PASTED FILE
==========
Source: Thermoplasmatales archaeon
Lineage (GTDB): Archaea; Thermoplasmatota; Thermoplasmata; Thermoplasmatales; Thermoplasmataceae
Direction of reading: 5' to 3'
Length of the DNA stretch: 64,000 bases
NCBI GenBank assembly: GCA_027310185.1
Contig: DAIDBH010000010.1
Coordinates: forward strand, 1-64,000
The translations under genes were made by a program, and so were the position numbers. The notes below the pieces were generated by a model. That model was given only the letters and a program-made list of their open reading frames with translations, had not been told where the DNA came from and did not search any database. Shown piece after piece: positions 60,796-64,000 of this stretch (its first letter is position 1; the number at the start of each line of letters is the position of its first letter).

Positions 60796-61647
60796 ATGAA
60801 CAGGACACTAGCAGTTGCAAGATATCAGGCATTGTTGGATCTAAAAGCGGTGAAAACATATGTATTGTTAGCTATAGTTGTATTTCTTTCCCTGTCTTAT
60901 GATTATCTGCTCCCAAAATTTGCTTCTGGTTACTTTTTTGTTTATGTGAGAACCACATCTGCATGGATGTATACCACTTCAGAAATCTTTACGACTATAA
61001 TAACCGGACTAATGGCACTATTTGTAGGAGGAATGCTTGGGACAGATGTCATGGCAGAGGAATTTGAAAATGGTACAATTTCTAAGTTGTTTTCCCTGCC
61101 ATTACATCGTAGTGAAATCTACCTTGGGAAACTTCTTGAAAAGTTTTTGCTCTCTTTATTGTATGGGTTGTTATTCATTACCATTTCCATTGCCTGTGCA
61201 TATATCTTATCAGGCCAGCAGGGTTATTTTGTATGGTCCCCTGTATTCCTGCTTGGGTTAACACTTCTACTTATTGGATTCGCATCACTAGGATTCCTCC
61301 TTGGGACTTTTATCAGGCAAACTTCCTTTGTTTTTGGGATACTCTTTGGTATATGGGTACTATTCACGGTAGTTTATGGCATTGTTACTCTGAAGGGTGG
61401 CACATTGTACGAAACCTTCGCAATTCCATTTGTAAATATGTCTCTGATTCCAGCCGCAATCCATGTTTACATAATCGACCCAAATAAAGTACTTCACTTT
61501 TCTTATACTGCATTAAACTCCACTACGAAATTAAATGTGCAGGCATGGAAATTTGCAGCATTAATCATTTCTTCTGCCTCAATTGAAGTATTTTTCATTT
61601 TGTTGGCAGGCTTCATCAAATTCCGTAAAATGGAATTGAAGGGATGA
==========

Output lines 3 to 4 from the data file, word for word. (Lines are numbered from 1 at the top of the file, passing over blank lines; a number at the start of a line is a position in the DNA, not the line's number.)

Direction of reading: 5' to 3'
Length of the DNA stretch: 64,000 bases